Thursday, January 4, 2018

Tips on how to avoid hypothermia and carbon monoxide poisoning, and how to keep your sleeping baby safe in the winter

With temperatures in Kentucky falling below freezing for days and several months of cold weather in front of us, the state Department for Public Health offers tips on protecting yourself from getting hypothermia, how to avoid carbon-monoxide poisoning, and also offers safe-sleep suggestions for families with babies that will also keep them warm.


Hypothermia happens when your body loses heat faster than it can produce heat, causing a dangerously low body temperature. If left untreated, it can eventually affect the brain, making the victim unable to think clearly or move well. It can also lead to heart and lung failure, and even death.

Hypothermia is often caused by immersion in cold water, but can also be a result of exposure to extremely cold temperatures. The federal Centers for Disease Control and Prevention adds that it can also happen during cool temperatures (40 degrees) if a person is wet (from rain, sweat or cold water) and becomes chilled.

According to the CDC, older adults with inadequate provisions, babies sleeping in cold bedrooms, people who are outdoors for long periods of time, and people who drink alcohol or use illicit drugs are at the most risk of getting hypothermia.

Symptoms include shivering, an altered speech pattern, abnormally slow rate of breathing, cold pale skin and lethargy. In infants, the symptoms include bright red or cold skin and very low energy levels. The Department for Public Health advises that you seek medical attention if you or a loved one experiences the signs of hypothermia.

Here are the health department's tips tips to prevent hypothermia:
  • Wear appropriate clothing, including layers of synthetic and wool fabrics, hats, coats, scarves and gloves. The best outerwear is water-resistant.
  • Avoid consuming alcohol if outdoors, which can speed the loss of heat from the body.
  • Avoid activities that cause excessive sweat, which leads to damp clothing, and chilling.
  • Stay as dry as possible
  • The CDC recommends making a car emergency kit that among other things includes extra hats,coats and mittens, blankets, a cell phone and portable charger, water, snacks and jumper cables.
Carbon Monoxide Poisoning

The department warns Kentuckians that portable generators, propane gas stoves, and ovens heated with gasoline, which have all been used as heat sources indoors, can lead to carbon-monoxide poisoning.

Carbon monoxide is an odorless, invisible gas produced when gasoline, natural gas, propane, kerosene and other fuels are not completely burned during use. Breathing in carbon monoxide fumes prevents the body from using oxygen normally and can result in death.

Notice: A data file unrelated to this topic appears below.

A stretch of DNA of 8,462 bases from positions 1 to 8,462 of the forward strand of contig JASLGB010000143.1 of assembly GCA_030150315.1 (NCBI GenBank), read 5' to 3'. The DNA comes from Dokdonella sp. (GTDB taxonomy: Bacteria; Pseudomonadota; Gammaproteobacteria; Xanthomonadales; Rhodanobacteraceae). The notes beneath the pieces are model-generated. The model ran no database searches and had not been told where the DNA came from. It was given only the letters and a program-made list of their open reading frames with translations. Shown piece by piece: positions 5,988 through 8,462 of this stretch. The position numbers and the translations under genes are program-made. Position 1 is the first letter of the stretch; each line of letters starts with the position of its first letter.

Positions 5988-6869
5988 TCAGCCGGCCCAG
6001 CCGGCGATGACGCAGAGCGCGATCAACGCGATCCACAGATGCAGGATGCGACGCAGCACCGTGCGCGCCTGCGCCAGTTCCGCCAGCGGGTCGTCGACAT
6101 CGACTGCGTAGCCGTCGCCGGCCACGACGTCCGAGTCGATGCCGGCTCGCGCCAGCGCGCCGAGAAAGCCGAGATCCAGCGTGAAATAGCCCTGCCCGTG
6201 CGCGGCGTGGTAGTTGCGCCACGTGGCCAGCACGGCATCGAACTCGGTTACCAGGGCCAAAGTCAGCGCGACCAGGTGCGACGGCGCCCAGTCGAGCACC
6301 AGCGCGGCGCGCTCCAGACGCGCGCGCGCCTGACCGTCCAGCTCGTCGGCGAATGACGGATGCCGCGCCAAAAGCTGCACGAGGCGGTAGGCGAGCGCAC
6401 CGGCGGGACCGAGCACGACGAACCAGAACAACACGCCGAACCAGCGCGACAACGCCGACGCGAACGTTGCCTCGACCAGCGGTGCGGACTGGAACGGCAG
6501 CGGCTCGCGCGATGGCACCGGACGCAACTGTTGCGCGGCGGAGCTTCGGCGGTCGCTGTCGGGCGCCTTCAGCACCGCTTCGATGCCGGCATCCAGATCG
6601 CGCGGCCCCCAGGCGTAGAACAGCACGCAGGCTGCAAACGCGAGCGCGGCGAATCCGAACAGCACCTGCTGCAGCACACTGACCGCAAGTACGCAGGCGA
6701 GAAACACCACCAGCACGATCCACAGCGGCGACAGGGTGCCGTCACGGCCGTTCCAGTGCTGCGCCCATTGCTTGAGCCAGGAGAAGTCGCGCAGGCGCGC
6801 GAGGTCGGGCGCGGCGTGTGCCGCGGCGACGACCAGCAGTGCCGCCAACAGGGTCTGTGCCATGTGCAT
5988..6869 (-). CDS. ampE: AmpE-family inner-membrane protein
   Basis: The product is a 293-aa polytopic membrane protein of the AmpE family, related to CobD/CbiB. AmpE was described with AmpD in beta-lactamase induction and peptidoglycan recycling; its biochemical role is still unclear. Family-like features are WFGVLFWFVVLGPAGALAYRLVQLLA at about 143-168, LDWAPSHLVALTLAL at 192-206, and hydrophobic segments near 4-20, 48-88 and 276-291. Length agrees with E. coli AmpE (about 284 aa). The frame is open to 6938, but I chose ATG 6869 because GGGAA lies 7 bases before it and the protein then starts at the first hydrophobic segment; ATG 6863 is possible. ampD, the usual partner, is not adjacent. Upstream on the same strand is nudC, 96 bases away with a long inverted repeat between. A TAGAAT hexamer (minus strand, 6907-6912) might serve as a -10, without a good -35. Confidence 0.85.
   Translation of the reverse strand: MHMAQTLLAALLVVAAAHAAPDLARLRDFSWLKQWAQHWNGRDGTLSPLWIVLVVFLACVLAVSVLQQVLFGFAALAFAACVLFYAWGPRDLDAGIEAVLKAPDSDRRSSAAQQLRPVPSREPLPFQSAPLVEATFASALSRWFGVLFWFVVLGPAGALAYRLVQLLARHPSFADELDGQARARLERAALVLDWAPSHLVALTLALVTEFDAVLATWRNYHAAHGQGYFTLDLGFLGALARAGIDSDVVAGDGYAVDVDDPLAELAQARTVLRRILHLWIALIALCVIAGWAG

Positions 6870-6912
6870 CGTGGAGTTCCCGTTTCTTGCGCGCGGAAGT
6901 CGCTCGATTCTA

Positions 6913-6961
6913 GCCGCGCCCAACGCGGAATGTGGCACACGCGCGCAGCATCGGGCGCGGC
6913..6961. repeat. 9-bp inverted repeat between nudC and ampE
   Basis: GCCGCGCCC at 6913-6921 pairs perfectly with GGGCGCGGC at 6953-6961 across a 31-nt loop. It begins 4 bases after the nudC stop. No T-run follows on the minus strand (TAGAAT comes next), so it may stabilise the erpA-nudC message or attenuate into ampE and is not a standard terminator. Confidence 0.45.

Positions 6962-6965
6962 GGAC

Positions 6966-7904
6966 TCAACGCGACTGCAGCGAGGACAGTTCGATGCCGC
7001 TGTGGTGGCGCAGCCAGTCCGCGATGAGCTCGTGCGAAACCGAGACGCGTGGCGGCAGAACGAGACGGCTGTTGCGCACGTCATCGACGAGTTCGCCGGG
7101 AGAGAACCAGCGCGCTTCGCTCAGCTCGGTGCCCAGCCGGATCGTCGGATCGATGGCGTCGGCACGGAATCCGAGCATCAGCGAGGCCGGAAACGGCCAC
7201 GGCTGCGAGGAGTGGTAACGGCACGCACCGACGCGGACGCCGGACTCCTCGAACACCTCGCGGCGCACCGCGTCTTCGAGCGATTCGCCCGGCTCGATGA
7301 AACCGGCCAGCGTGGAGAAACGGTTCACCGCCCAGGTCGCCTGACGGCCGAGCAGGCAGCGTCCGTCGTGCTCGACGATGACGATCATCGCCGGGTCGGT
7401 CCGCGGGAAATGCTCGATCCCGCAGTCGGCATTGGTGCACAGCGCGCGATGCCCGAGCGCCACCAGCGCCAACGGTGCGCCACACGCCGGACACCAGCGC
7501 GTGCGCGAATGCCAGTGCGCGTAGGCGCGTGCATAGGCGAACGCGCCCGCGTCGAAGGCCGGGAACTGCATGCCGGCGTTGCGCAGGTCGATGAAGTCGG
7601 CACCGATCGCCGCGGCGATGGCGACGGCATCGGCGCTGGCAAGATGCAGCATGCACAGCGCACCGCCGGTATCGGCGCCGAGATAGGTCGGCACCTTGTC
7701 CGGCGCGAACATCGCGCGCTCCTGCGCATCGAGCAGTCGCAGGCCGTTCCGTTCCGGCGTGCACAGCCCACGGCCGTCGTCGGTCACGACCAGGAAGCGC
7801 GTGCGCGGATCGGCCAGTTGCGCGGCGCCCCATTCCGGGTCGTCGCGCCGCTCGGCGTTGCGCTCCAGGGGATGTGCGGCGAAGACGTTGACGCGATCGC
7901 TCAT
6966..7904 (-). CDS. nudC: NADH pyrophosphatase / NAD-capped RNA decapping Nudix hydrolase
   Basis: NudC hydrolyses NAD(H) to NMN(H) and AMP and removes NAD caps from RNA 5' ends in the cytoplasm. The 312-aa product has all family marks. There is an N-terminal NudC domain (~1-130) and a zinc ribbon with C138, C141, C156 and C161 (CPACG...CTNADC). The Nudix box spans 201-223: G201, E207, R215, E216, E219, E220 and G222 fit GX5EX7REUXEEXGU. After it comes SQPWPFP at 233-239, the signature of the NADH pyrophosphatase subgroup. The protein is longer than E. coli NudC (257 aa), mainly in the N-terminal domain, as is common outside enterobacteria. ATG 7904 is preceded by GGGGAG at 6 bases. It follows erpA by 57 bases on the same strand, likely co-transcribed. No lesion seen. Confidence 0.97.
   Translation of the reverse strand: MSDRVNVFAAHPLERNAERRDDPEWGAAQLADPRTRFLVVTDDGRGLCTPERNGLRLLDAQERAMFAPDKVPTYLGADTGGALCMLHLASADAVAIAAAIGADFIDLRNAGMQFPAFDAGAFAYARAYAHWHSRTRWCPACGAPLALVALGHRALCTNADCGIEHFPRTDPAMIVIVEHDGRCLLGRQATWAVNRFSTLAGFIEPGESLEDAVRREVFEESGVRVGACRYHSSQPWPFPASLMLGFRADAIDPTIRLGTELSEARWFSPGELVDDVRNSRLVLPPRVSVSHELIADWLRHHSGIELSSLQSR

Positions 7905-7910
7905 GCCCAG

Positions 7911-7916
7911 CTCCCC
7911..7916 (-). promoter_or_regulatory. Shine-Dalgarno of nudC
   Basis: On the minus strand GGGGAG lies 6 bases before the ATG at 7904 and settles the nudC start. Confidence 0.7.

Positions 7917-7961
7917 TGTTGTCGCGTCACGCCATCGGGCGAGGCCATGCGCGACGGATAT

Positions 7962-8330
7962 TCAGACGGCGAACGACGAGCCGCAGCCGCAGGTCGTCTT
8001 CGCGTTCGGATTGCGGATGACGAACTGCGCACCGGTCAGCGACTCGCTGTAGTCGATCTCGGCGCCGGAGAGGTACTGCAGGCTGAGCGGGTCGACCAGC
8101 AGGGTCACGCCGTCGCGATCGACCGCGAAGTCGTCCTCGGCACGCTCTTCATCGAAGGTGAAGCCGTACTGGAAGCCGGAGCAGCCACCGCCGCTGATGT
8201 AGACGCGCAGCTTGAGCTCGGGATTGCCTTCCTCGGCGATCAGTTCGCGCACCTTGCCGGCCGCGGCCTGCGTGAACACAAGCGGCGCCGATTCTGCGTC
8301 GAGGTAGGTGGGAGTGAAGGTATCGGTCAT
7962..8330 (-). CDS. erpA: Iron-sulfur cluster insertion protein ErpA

Consumer Reports graphic
The CDC reports that each year more than 400 Americans die from unintentional carbon monoxide poisoning, more than 20,000 visit the emergency room and more than 4,000 are hospitalized.

Early symptoms of carbon-monoxide poisoning include headache, nausea, vomiting and fatigue. If you are experiencing symptoms or if you have questions, call the Poison Control Hotline at (800) 222-1222.

Here are tips for avoidng carbon-monoxide poisoning:
  • Install a battery-operated carbon-monoxide detector in your home and replace the battery when you change the time on your clocks each spring and fall. Replace the device every five years.
  • Don’t use a generator, charcoal grill, camp stove or other gasoline or charcoal-burning device inside your home, basement or garage or near a window.
  • Don’t run a car or truck inside a garage attached to your house, even if you leave the door open.
  • Don’t burn anything in a stove or fireplace that isn’t properly vented. Have your chimney checked or cleaned yearly.
  • Don’t heat your house with a gas oven.
  • Seek immediate medical attention if you suspect carbon monoxide poisoning

Infant Safe Sleep

In general, parents and caregivers should follow the ABCs of safe sleep to prevent injury or infant deaths -- Alone, on their Back, and in a Clean Clear Crib.
However, Department of Public Health officials warn that winter months present a different – but very serious – threat for babies when parents and caregivers resort to using unsafe sleep practices in an effort to keep babies warm.

The state health department offers these safe-sleep tips for babies in the winter months:
  • For added warmth, dress baby in a one-piece pajama or wearable blanket, and layer with an undershirt of a onesie. They also offer a warning to make sure your baby doesn't get too hot.
  • Keep the baby’s room at a comfortable temperature and don't overheat the room.
  • Don't put a hat on your baby to sleep; there is a risk the hat could slip down, covering the baby’s face.
  • If a blanket must be used to keep a baby warm, make sure the baby’s feet are at the bottom of the crib and the blanket is tucked in around the mattress. The blanket should be no higher than the baby’s chest with the baby’s arms out.
  • Keep all portable heaters away from the baby and baby’s sleep area. The baby can overheat if too close to a heater, receive burns or become tangled up in cords of small electric heaters.
For more information about safe sleep practices, click here for the SafeSleep Kentucky website and for more information about hypothermia and carbon monoxide poisoning , click here for the Kentucky Health Alerts website.

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